Each episode is titled after a well-known Western song from the 20th century
, with the vinyls on the eyecatches confirming the reference. Some titles also have relevance to the plot of the episode. In order:
- "True Colors"
- "Born to Run"
- "Fire and Rain"
- "Video Killed the Radio Star"
- "Every Breath You Take"
- "Life is a Carnival"
- "Show Me the Way"
- "All the Young Dudes"
- "Dancing Queen"
- "River Deep, Mountain High"
- "With or Without You"
- "We've Only Just Begun"
- "Walk this Way"
- "The Kids are All Right": Focuses on both Tuesday's views on her mother and Carole's relationship with her father.
- "God Only Knows"
- "A Natural Woman": Focuses on the rise and fall of Flora, a 'diva' stylistically influenced by Franklin.
- "Head Over Heels"
- "Only Love Can Break Your Heart": Partly focuses on Tuesday's growing feelings for the journalist Kyle.
- "People Get Ready"
- "Immigrant Song": Focuses on Ezekiel, a rising star rapper and immigrant from Earth.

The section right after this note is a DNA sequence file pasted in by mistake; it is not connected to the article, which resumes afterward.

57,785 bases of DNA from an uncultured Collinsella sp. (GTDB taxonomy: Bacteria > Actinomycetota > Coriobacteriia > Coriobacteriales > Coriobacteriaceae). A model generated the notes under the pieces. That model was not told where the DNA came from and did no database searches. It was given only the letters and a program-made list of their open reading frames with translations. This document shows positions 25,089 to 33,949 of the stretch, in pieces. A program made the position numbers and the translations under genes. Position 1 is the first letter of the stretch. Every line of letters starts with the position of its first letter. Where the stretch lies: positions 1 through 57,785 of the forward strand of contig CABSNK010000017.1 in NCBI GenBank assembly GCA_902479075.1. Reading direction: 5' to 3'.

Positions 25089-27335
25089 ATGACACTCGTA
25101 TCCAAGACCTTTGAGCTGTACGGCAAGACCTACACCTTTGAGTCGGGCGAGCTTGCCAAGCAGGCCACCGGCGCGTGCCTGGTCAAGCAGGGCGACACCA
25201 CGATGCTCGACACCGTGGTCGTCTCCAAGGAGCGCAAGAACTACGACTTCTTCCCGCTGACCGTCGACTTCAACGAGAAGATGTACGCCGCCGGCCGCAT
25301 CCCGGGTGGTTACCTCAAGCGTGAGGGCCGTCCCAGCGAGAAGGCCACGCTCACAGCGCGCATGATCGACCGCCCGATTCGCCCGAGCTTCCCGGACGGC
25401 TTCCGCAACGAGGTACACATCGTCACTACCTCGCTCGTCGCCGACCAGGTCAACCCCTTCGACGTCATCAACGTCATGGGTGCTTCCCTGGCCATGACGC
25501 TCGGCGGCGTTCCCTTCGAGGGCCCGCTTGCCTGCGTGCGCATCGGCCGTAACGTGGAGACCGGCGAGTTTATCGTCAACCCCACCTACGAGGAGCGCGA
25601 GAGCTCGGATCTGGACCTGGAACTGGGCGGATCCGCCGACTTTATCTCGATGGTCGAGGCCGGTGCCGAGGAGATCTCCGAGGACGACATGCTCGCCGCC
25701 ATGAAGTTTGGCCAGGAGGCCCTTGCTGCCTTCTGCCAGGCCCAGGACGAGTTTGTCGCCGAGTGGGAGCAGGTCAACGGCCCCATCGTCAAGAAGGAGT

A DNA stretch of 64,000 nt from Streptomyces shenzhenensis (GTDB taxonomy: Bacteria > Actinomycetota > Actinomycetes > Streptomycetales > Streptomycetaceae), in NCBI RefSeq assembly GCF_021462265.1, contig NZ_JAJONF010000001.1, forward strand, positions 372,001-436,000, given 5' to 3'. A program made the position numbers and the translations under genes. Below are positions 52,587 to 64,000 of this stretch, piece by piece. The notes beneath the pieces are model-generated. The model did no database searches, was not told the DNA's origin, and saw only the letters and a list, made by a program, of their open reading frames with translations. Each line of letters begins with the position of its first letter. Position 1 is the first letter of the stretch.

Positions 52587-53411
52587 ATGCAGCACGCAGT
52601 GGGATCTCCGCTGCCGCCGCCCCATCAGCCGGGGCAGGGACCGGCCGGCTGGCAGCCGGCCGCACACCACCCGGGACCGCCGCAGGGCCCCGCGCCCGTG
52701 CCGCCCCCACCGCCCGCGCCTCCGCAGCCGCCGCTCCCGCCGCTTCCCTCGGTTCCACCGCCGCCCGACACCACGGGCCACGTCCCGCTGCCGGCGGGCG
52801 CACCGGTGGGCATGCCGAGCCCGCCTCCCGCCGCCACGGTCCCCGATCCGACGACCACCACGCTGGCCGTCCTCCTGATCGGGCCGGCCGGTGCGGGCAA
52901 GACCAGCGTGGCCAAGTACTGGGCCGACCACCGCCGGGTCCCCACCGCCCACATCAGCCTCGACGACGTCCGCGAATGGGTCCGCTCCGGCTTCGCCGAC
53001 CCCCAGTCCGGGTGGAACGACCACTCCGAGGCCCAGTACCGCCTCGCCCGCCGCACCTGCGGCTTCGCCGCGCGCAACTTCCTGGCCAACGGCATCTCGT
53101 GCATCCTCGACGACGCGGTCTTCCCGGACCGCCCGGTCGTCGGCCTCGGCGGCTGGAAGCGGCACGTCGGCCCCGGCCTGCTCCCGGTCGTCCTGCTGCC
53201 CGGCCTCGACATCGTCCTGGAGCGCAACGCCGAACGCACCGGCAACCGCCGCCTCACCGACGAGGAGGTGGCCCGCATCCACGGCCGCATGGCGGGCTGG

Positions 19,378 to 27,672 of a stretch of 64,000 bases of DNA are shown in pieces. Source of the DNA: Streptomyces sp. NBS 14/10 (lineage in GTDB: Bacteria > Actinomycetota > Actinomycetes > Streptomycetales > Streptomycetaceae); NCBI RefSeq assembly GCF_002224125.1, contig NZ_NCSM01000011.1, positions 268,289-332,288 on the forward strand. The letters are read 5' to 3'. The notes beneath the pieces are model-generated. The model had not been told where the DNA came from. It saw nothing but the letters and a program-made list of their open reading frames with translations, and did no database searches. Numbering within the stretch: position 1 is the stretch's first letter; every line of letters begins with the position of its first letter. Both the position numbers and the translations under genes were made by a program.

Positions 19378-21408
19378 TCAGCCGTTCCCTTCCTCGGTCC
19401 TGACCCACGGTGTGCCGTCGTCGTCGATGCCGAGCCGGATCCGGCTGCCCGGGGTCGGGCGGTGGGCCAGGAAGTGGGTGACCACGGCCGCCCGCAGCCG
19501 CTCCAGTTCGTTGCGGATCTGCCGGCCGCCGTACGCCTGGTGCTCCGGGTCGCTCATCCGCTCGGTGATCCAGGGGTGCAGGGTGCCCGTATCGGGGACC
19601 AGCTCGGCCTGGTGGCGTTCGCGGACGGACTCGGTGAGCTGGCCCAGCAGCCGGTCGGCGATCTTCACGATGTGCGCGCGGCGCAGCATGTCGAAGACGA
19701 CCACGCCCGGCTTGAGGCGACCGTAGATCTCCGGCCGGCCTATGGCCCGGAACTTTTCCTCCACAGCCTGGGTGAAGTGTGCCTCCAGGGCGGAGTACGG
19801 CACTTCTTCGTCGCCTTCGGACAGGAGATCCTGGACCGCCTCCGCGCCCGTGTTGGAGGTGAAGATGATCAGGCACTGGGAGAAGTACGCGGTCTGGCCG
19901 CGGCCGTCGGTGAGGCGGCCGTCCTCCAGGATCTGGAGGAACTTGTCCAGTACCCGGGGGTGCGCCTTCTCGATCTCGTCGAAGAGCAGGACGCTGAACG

- "It's Too Late"
- "Just Like Heaven"
- "Don't Stop Believin'"
- "A Change is Gonna Come": Focuses on the change the characters want to bring about with the "7-Minute Miracle".
- Ziggy, being modeled after a northern white-faced owl, looks and acts much like Shuko, the team pet from Sound of the Sky. His name could be a reference to either Ziggy Stardust or Ziggy Marley. Or both.
- Gus' running animation is identical to Spike's.
- The Mars Brightest logo is obviously based on The X Factor.
- In Episode 4, IDEA is shown watching an episode of Space Dandy for "research purposes".
- The neon-shaft umbrellas are taken from Blade Runner, which is appropriate since the director also worked on a short for its sequel.
- Carole and Tuesday get interviewed by a talk show host named Allen, whose logo is remarkably similar to that of Ellen DeGeneres.
- Desmond is named after legendary pop songwriter Desmond Child.
- Gus sticking his head through the door crack when he found Carole and Tuesday's apartment looks very similar to the famous "HERE'S JOHNNY!!!" scene from The Shining.
- Steve Aoki gets a cameo in episode 22.
- Aside from the final "Mother" concert having a number of points in common with We Are the World (multiple musicians of numerous styles coming together to serve a single cause, several cues in the lyrics and musical hooks, and an idealistic determination to change the world for the better through music which pushes it right into the Protest Song genre), the staging choice to have the various singers stand isolated in pools of light shining down on them from above is taken straight from "Seasons of Love", as well as "Finale B", in RENT.